High-volume horizontal hydraulic fracturing for natural gas may pose threats to groundwater, drinking water, and air quality. WMEAC is not yet ready to support a permanent ban, but seeks increased transparency and regulation.
WMEAC and a coalition of environmental groups have identified fracking as one of our four major state-level priorities. WMEAC is concerned that modern day high-volume horizontal hydraulic fracturing and it’s proprietary cocktail of chemical lubricants and solvents could be potentially harmful to groundwater and drinking water supplies. The practice also raises serious concerns about the large amounts of groundwater extraction, methods of wastewater (aka “produced water”) disposal/reuse, air emissions, and the impact of heavy equipment needed to transport very large volumes of wastewater, and drilling supplies through natural areas, small communities, and urban centers.
The issue has flared in Michigan in part because of a May 4, 2010 auction of public land mineral rights yielding $178 million — nearly as much as Michigan had earned in its past 81 years of state mineral auctions combined – coupled with a national natural gas boom, rising prices of fossil fuel substitutes, and an improving economy.
Already, there are reports of releases of radioactive wastewater into Pennsylvania streams and rivers, and we’re well aware of the variety of issues associated with all types of natural gas drilling documented in the Oscar nominated documentary Gasland. Yet, Michigan has very different geology than Colorado, New York, Texas, and some of the other states having serious problems, and Michigan’s current regulatory regime is stronger than the states that have experienced the worst problems.
WMEAC and Environmental partners take action
Within the past year WMEAC joined environmental groups across the state sending a comprehensive and detailed letter expressing concerns about hydraulic fracturing to the Supervisor of Wells and ex-Director of DNRE, Rebecca Humphries. The new administration has continued working with environmental groups. Assistant Supervisor of Wells, Harold Fitch, and DEQ staff have thus far been responsive to concerns, and they are working closely with Tip of the Mitt Watershed Council, WMEAC, and other environmental groups – going through our checklist of concerns one by one. These issues have not been sufficiently addressed yet, and WMEAC will remain vigilant until they are.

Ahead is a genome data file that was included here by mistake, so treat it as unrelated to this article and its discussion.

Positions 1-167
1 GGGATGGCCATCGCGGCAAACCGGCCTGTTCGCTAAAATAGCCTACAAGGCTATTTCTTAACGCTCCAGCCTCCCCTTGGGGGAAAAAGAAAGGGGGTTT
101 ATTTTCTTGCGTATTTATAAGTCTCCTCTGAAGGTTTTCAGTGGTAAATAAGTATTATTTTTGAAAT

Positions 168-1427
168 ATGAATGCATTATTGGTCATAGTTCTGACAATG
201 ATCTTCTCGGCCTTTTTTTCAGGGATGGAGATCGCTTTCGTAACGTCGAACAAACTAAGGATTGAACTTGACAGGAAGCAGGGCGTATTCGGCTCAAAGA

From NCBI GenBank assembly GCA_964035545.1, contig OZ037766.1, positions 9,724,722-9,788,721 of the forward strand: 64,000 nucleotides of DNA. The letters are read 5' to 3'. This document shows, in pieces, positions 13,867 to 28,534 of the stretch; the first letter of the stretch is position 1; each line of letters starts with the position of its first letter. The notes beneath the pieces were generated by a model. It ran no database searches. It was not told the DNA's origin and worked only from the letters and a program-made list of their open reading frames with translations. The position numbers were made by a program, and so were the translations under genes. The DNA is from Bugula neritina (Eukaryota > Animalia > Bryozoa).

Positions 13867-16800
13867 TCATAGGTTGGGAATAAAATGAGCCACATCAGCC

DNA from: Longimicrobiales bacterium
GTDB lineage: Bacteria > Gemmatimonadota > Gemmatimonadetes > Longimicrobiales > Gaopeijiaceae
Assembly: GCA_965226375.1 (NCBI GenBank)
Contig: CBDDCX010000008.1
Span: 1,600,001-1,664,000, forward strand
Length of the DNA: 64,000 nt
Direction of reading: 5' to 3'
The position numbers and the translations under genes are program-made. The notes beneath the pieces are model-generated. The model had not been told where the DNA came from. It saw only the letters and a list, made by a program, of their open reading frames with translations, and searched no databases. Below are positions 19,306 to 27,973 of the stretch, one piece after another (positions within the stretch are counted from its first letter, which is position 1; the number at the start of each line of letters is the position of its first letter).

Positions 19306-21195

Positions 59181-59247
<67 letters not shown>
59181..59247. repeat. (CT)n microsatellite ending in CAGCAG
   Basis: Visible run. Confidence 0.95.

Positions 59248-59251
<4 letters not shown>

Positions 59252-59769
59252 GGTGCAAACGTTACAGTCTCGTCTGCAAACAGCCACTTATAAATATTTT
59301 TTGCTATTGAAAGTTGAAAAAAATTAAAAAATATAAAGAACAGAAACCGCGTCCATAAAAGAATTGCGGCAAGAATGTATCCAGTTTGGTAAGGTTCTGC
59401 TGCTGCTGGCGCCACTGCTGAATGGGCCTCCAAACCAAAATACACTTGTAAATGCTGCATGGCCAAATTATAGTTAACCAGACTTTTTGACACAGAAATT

Given that discussions between environmental groups, and state government have been fruitful thus far, and that Michigan is in a different position geologically, and has better regulations than other states, WMEAC is not yet ready to request a permanent moratorium on horizontal hydraulic fracturing.
Don’t Frack Michigan advocates for ban
There are groups in Michigan dedicated to banning fracking. Don’t Frack Michigan is leading this charge, and WMEAC certainly supports the passion and intent of these groups in protecting Michigan’s priceless water resources. WMEAC feels that the viability of such a position for making progress on the issue is not only unlikely, but may also prove counterproductive to actually achieving increased ground and surface water protections. For this reason WMEAC and other environmental groups are currently working with Michigan regulators, the executive branch, and state legislators.
New Developments could alter WMEAC approach
WMEAC, of course, maintains the right to alter its advocacy course as new science and information becomes available. For example, the U.S. EPA has embarked on a major study due in 2012 to find more definitive answers to many of the outstanding scientific questions and documented issues concerning fracking. A definitive statement by the EPA or significant results from this study would certainly influence WMEAC’s decision making on this issue and policy stance. Likewise, a significant rush to drill by the oil and gas industry would also influence WMEAC’s approach.
Energy Efficiency and Clean Energy First!
Finally, despite WMEAC stopping short of calling for a fracking ban, it remains true that WMEAC always supports energy efficiency and energy optimization measures first, and seeks non fossil-fuel, clean energy production second. Only when these options are technologically and economically exhausted should the conversation move to considering natural gas and other fossil fuels – and Michigan is nowhere near that point.
Contact WMEAC Policy Director Nicholas Occhipinti for more information and to take action on this issue. email@example.com or 616.451.3051 x23.